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DRPA official disciplined for misuse of E-ZPass

The Delaware River Port Authority on Wednesday disciplined its top law enforcement official for misuse of E-ZPass privileges, docking him three days’ pay and requiring him to reimburse the agency.

Chief public safety officer Michael Joyce forfeited about $2,000 in pay and reimbursed the DRPA $600 for giving his daughter the E-ZPass transponder of another DRPA manager who has since been removed from his job in an unrelated incident, DRPA chief executive John Matheussen said.

Joyce, a Camden County lawyer, borrowed the E-ZPass of corporate secretary John Lawless. Like most DRPA employees, Joyce and Lawless were issued E-ZPass transponders that allowed 100 free trips per year over the agency’s four toll bridges.

Joyce’s daughter used the E-ZPass and its free trips to attend school in Philadelphia.

“We concluded, at minimum, that this was something that should not have happened,” Matheussen said. He said that, “at minimum, it was a judgment failure.”

Joyce declined to comment.

Pennsylvania State Treasurer Robert McCord, a member of the DRPA board, said Wednesday that the discipline was too light.

“I believe the punishment does not send a strong enough signal,” he said in a statement. “The misappropriation of toll payers’ money cannot be tolerated.

“Unfortunately, I worry this may be just the tip of the iceberg. I intend to investigate these and other related matters further and propose additional action where appropriate.”

Pennsylvania Auditor General Jack Wagner, another member of the DRPA board, said Wednesday that he would ask for more information about previous E-ZPass offenses to determine if the discipline was appropriate.

“When citizens hear about this,” Wagner said, “they have every reason to be irate.” He said he would push to limit free E-ZPass to work-related use, and he called for more “transparency and accountability in general” at the DRPA.

The use came to light after Lawless, a former Pennsylvania legislator, was removed as DRPA corporate secretary. He was escorted from the agency by security officials in April, but he continues to draw his $123,806 salary. He has filed two complaints with the U.S. Equal Employment Opportunity Commission, alleging discriminatory treatment because of an unspecified disability.

Philadelphia labor leader John J. “Doc” Dougherty, a DRPA board member, complained about reported misuse of an E-ZPass transponder by an unnamed “high-ranking N.J. DRPA official” in a letter Friday to fellow board members.

Dougherty, one of eight Pennsylvania representatives on the board, in recent weeks has challenged some DRPA practices, such as closed-door meetings and no-bid contracts.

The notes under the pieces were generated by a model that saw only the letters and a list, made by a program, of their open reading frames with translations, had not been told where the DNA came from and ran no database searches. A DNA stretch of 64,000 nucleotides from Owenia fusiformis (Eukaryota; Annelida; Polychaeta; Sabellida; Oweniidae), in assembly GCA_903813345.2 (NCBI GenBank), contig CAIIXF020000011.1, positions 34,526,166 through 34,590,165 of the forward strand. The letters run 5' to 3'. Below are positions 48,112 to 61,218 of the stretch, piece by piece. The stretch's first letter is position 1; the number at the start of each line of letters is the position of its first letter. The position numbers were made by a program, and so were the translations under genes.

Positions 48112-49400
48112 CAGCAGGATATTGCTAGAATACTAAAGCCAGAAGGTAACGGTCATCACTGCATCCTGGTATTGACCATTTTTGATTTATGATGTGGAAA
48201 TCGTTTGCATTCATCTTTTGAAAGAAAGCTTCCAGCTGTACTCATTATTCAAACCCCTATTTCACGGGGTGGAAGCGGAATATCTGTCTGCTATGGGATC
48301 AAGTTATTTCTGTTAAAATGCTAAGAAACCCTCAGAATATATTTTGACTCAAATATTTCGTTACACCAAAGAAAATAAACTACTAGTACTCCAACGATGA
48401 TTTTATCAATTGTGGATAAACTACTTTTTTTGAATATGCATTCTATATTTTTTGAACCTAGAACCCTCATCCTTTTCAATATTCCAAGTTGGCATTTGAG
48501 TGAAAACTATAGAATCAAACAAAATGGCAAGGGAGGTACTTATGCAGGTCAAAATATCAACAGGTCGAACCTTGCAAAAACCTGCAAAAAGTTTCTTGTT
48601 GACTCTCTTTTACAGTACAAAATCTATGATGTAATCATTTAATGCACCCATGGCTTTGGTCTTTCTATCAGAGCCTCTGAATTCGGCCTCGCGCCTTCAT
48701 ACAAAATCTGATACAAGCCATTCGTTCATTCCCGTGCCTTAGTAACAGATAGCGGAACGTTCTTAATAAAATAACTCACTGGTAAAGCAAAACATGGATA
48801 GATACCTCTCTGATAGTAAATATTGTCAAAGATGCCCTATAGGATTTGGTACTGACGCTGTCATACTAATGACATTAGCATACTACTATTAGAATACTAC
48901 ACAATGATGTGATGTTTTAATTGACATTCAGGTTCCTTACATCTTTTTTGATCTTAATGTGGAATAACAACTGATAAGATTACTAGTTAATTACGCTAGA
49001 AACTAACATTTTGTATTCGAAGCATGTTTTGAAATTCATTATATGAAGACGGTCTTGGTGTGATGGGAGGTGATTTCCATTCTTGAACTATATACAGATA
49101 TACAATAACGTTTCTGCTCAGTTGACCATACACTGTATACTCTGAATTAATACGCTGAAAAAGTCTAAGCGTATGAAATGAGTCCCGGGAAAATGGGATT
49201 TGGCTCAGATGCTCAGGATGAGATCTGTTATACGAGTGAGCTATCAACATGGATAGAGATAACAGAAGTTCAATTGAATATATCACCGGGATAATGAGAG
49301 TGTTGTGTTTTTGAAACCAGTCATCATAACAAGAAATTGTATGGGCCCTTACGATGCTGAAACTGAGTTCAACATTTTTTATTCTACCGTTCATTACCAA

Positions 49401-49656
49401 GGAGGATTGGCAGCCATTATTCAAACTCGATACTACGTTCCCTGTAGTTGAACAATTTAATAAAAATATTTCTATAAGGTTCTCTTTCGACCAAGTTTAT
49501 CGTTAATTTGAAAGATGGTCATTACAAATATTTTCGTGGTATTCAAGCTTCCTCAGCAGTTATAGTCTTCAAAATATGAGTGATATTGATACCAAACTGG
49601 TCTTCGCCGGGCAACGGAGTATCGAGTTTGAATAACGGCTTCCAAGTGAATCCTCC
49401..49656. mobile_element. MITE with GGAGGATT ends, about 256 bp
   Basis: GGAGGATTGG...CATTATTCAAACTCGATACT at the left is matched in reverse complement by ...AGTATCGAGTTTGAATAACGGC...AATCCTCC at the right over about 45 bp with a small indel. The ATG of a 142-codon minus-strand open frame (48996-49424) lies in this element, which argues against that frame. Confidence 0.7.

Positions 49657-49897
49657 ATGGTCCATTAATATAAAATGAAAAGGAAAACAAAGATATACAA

The DRPA disciplined Joyce at a critical juncture for the politically connected, $300-million-a-year agency, which operates the four bridges and the PATCO commuter rail service between Philadelphia and South Jersey.

Matheussen’s contract expired Saturday, and Gov. Christie has said he would not permit Matheussen to be rehired for a third term until questions were answered about DRPA governance and procedures. In the meantime, Matheussen keeps his $219,474-a-year job and $16,500 car allowance as a holdover, based on an authorization letter signed last week by board chairman John Estey and vice chairman Jeffrey L. Nash.

Christie specifically is concerned about reports that the DRPA failed to follow its bylaws and permitted “questionable expenditures like including car allowances in salaries (possibly to pad pensions),” Christie’s deputy press secretary wrote in an e-mail.

Matheussen, who returned early from vacation to deal with the troubled agency, said Wednesday: “I know I need to earn the trust of the governor of both states and our board.”

Matheussen, a former Republican New Jersey state senator, said he had cooperated with Christie’s investigators who were looking at the DRPA’s operations.

Joyce, initially hired as deputy general counsel in 2004, became acting public safety director after DRPA officials pushed Vince Borelli to retire in 2008. Joyce was named public safety director in December and is paid $180,081 with a $9,000-a-year car allowance.

He also serves as the part-time solicitor for Pennsauken, along with Cherry Hill lawyer Timothy Higgins. Joyce is “of counsel” to Higgins’ firm. Higgins is a well-connected Camden County Democrat, who serves as Democratic Party chairman for Merchantville.

DRPA officials authorized Joyce to take the part-time solicitor job in addition to his full-time post for the port authority, Matheussen wrote in a statement on the DRPA website.

Matheussen said Joyce’s daughter apparently had used Lawless’ DRPA-issued E-ZPass for about 18 months, from late 2008 into 2010. The DRPA required Joyce to reimburse it $4 for each of the maximum 150 free trips that could have been taken during that period, Matheussen said.

Dougherty, who is seeking a job in Joyce’s public safety department for the brother of one of his business agents at International Brotherhood of Electrical Workers Local 98, said he had repeatedly asked for DRPA policies on hiring.

Dougherty denied that his unsuccessful efforts on job placements had influenced his attack on DRPA policies.

“I’ll guarantee, anybody I ever recommended for a job would never be alleged to be taking an E-ZPass and committing petty larceny,” Dougherty said Wednesday. “That’s absolutely what I’d expect from a group of people who are seeing their taxpayer MAC cards going out the window.”

The DRPA has not announced a new July meeting date for its board. The usual monthly meeting Wednesday – when, Dougherty had said, he would introduce resolutions to ban closed-door caucus meetings and reduce the limit on no-bid contracts – was canceled Tuesday because Estey was out of town.